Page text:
Working full-time for loose change and the privilege of not going backwards in your career while most of your money goes to someone else for looking after your kids isn’t really the Australian fair-go way. Picture: AAP
Working full-time for loose change and the privilege of not going backwards in your career while most of your money goes to someone else for looking after your kids isn’t really the Australian fair-go way. Picture: AAP

Hey politicians, here’s a radical idea: Make kindy free

IN the lead-up to the May 18 sausage sizzle, Labor has announced some additional subsidies that could mean free childcare for low income families and thousands off the childcare bill for households earning up to $174,00 a year.

It builds on the Coalition's 2018 shake up that reportedly led to the reduction in fees for one million Australians accessing childcare.

But some people think it's "unfair" and "unnecessary" for taxpayers to essentially foot the bill for your kids' care. They think parents should look after their own kids on their own dime.

"It's not our fault you had kids," they say. "They're noisy on planes and never clean up after themselves. Why would you have them in the first place?"

It's hard to argue with, really. I guess we just got bored of uninterrupted sleep, adventurous holidays and eating breakfast at cafes in peace.

When parents of young kids line up to vote on May 18, it’s likely they’ll have childcare on their minds. Picture: Craig Wilson/AAP
When parents of young kids line up to vote on May 18, it’s likely they’ll have childcare on their minds. Picture: Craig Wilson/AAP

There's also, according to this Reddit thread I just skimmed, an innate and subconscious basic human desire to procreate.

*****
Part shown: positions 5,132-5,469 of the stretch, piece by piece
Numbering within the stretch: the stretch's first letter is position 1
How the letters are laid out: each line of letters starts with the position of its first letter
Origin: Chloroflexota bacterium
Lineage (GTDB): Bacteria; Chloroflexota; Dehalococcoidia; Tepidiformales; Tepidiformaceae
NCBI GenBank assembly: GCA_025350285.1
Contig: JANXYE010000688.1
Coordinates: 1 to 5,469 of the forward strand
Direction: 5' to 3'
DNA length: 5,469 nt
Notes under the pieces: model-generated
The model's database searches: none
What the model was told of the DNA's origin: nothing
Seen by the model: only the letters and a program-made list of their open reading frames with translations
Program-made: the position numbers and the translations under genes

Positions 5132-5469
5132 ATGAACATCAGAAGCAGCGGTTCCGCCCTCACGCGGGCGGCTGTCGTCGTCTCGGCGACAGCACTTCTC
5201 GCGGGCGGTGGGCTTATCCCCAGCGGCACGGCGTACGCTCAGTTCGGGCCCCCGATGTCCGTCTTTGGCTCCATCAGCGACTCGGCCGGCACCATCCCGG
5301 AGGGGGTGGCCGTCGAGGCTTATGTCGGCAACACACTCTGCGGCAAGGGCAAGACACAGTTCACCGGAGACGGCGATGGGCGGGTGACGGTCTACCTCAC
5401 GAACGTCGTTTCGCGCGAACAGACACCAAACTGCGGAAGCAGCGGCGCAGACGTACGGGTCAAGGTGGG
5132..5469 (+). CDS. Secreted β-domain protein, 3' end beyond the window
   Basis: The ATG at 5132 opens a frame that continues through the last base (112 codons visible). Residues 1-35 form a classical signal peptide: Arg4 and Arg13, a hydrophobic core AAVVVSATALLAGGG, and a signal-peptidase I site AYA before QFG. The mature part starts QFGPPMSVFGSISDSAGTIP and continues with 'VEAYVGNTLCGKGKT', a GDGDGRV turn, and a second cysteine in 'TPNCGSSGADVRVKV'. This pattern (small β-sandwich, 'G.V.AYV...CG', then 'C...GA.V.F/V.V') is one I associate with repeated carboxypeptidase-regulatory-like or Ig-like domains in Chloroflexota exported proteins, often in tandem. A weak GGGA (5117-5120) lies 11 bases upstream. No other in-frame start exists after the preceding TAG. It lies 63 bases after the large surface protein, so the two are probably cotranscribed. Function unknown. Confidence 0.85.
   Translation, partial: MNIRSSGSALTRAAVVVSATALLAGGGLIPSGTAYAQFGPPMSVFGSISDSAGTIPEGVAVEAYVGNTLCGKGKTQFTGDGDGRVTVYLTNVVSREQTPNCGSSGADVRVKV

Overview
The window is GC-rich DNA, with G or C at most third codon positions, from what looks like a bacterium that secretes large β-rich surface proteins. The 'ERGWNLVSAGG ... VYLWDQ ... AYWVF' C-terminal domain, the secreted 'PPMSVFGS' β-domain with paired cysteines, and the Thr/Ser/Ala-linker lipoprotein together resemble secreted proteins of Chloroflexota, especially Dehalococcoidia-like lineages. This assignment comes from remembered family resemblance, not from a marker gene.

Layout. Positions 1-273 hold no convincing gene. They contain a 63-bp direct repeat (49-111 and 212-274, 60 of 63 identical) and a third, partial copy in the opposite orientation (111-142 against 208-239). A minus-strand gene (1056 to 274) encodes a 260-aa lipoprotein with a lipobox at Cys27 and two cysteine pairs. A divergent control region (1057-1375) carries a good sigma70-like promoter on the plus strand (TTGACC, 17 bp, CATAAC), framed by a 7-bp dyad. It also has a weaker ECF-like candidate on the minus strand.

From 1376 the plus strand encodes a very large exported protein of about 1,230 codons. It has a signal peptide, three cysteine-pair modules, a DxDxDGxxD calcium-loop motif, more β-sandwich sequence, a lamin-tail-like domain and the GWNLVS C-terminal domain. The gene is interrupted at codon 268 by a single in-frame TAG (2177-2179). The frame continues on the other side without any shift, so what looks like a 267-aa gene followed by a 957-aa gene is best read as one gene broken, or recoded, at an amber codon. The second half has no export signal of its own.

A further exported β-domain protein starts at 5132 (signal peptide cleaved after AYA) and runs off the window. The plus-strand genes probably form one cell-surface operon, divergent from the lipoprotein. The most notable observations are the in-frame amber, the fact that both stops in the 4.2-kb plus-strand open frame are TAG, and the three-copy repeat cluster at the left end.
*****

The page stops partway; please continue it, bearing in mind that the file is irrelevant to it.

So, yes, you're technically correct that if people stopped being selfish/human and having kids, you wouldn't have to commit your hard-earned to subsidise what you wrongly think is supervised LEGO play.

You also wouldn't need to worry about climate change and franking credits because human life would cease to exist.

Childcare is a contentious and complicated issue but it's also misunderstood by people without kids - or people who forgot what it's like to have them. It's not about giving parents a chop out, or a day to do fun stuff like shop for groceries and do eight loads of laundry.

There are well-documented developmental benefits to preschool education, but for many Australians - and especially women - childcare is about choice.

There is currently a 10 per cent gap in workforce participation between women and men (I surely don't need to tell you who that is in favour of).

But that gap gets even bigger when you look at part time and full-time work. Forty per cent of women are in part-time work as opposed to just 4.5 per cent of men.

Lowering the cost of childcare could go a long way addressing gender inequality in the workforce. Picture: Getty
Lowering the cost of childcare could go a long way addressing gender inequality in the workforce. Picture: Getty

There's also enormous economic benefit to increasing participation rates of women in the workforce, to the tune of $60 billion - according to a recent KPMG report - if parity were achieved.

Childcare is arguably the biggest lever we have to pull to address that inequity, and it's worth addressing because we're not stuck in an infinity loop of the TV show Mad Men and women should be afforded the same opportunities to build their careers as men.

Childcare costs are so crippling that people are working to maintain their position in a workforce that doesn't take too kindly to someone spending a few years out of the game. "What do you mean you haven't worked since 2014? Do you even know what WIPs and donuts mean?"

When we had all three kids in childcare - I guess it's our fault we "chose" to have twins - one of our salaries was being almost entirely pumped into having someone look after them while we worked.

Working full-time for a bit of loose change and the privilege of not going backwards in your career? Is that really the Australian fair-go way?

So while it's great our indistinguishable political parties are putting childcare high on the agenda, I'd argue they should go a step further and do something even more radical.

You don't have to be a parent to accept that public education is a good idea, so is it that much of a stretch to consider a model where kindergarten is free?

I'd really love to debate that with you, but it's 2.45pm and I'm running late to pick up the kids.

Darren Levin is a columnist for RendezView.

@darren_levin



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